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Will DC Finally Repeal Its Unfair Treatment for Injured Cyclists and Peds?

2:50 PM EST on November 6, 2014

In Washington, DC, if a driver crashes into a person on foot or on a bike, and that person walking or biking is deemed to be even 1 percent at fault, he or she cannot collect any damages from insurance.

DC's law severely restricting damages for people hit by cars could go down tomorrow. Photo: ##http://personalinjurysupport.wordpress.com/category/bicycle-accident/##Personal Injury Support##
DC's law severely restricting damages for people hit by cars could go down tomorrow. Photo: ##http://personalinjurysupport.wordpress.com/category/bicycle-accident/##Personal Injury Support##

Shane Farthing of the Washington Area Bicyclist Association and Tracy Hadden Loh of the Rails-to-Trails Conservancy put it this way in a story for Greater Greater Washington:

Say you are riding along on your bicycle. Your tail light battery dies one evening, and then a texting driver crashes into you. Can you recover your medical costs from the driver?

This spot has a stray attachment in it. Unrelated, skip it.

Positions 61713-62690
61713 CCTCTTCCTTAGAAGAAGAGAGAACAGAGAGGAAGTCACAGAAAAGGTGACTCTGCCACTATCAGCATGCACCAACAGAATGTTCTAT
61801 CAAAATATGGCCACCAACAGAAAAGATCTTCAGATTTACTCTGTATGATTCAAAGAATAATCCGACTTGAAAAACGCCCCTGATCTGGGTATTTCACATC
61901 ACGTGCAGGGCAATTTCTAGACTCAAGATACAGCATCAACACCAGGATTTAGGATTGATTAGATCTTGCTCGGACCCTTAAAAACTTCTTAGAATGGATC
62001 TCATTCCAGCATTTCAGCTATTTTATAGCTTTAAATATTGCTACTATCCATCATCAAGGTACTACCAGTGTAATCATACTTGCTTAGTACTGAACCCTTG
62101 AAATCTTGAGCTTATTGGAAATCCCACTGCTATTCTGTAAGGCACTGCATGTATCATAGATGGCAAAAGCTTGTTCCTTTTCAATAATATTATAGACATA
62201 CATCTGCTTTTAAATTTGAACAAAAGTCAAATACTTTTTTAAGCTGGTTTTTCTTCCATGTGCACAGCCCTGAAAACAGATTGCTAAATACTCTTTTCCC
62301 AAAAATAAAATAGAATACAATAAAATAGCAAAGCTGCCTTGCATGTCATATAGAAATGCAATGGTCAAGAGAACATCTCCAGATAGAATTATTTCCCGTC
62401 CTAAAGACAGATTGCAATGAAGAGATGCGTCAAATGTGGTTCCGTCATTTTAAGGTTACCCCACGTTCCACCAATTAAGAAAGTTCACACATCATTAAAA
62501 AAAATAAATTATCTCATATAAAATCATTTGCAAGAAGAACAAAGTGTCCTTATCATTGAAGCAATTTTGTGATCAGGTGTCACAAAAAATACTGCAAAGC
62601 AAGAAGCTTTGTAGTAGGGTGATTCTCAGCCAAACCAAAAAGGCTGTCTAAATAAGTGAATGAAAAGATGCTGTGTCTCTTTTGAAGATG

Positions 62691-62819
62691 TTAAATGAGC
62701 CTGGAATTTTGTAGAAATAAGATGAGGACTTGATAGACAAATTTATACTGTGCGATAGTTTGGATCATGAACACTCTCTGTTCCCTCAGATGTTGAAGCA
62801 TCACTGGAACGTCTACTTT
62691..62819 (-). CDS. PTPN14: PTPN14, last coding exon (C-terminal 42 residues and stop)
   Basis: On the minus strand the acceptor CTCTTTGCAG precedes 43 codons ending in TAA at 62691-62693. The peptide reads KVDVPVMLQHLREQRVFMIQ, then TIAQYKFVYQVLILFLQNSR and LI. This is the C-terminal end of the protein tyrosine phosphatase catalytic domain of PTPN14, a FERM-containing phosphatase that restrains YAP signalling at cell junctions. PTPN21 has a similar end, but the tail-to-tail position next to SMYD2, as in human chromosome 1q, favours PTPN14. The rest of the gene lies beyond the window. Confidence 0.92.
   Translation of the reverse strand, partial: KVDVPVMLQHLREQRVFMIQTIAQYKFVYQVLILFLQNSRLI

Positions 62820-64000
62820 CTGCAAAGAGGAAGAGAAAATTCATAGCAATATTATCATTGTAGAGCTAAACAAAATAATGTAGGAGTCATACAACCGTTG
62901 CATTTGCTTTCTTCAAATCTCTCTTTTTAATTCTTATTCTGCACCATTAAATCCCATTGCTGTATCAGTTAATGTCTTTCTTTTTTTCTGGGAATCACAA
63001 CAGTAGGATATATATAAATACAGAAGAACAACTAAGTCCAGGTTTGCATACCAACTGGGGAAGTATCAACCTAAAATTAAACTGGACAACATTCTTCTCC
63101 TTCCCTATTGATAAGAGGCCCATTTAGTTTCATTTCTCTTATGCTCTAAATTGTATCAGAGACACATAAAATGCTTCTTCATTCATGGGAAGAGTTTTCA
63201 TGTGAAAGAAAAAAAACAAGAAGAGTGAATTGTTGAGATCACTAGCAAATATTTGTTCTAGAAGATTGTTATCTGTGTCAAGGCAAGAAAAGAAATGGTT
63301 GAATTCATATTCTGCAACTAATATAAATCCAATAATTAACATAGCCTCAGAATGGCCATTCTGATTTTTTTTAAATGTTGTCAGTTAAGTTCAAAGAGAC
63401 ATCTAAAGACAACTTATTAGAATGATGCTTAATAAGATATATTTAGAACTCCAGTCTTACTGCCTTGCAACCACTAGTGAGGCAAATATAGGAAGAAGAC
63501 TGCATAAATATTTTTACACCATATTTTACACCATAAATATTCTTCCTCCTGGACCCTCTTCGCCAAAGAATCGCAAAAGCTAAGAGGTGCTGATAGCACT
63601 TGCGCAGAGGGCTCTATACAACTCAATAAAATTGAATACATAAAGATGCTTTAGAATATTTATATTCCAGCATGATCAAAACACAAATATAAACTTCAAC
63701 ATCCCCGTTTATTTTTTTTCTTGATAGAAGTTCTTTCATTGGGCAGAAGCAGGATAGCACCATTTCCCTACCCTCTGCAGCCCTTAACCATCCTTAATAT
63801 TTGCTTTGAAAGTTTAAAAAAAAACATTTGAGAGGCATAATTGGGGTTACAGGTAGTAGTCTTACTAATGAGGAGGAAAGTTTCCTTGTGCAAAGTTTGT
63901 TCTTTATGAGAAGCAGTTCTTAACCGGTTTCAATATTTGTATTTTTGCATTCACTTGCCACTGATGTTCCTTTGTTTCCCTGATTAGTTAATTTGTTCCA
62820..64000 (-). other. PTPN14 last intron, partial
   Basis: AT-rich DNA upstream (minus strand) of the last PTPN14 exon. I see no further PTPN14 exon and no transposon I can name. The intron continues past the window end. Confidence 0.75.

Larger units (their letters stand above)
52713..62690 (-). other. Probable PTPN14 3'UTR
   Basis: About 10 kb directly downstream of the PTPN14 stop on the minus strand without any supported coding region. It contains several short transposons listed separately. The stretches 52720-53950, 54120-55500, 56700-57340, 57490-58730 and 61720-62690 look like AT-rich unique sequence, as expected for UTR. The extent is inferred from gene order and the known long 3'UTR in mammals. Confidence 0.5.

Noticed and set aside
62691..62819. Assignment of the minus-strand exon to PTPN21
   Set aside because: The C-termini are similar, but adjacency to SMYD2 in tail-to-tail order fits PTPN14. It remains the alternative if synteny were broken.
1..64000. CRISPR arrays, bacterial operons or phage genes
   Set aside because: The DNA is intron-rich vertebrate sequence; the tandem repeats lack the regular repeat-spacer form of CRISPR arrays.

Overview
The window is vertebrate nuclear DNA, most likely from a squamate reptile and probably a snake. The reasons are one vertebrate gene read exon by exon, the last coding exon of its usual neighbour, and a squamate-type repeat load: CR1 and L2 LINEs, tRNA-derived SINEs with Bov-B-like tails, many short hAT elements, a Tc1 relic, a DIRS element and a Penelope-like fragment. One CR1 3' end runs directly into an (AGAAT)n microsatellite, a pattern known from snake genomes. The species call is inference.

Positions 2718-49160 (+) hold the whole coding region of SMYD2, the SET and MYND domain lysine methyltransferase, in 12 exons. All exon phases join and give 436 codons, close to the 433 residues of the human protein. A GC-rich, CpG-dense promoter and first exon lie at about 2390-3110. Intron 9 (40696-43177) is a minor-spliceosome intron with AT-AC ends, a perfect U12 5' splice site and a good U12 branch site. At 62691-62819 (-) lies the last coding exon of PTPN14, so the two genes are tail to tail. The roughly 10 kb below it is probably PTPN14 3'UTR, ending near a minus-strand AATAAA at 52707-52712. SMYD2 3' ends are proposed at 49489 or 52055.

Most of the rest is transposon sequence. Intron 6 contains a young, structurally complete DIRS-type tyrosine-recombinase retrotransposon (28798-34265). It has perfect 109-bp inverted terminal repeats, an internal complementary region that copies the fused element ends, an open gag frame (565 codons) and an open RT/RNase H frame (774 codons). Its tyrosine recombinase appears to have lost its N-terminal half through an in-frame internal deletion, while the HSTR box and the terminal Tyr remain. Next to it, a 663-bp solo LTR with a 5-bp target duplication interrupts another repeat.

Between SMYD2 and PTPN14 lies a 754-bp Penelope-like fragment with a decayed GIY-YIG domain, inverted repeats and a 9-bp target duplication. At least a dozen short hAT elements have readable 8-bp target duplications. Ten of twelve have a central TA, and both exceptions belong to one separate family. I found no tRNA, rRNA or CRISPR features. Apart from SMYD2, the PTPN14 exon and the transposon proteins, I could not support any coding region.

Or, say you are on foot and need to cross a street where the nearest crosswalks are far away. But then a drunk driver speeds by and hits you.

Or, you're biking and get doored. A police officer, confused about the law, incorrectly tickets you for riding too close to parked cars.

In all of those cases, DC’s unjust contributory negligence law would bar you from collecting damages from that drunk or distracted driver.

The DC Council’s Committee on the Judiciary is set to vote on the bill tomorrow. But it’s not looking good.

'Contributory negligence' bill may stall tomorrow at D.C. Council. CM Cheh vote may be decisive; undecided at moment. @wamu885news #bikedc

— Martin Di Caro (@MartinDiCaro) November 6, 2014

In addition to Cheh, bill co-sponsor Tommy Wells sits on the committee, as does mayor-elect Muriel Bowser, who said in a pre-election candidate survey that replacing contributory negligence was an "issue that deserves further consideration.” She has until tomorrow to consider it.

If the bill fails, WABA has pledged to release a scorecard with council members’ votes to hold them accountable for supporting the so-called “one-percent rule.”

Only four states -- including neighboring Maryland and Virginia -- join DC in holding onto this discriminatory and punitive law. This is the third time the bill has come before the DC Council.

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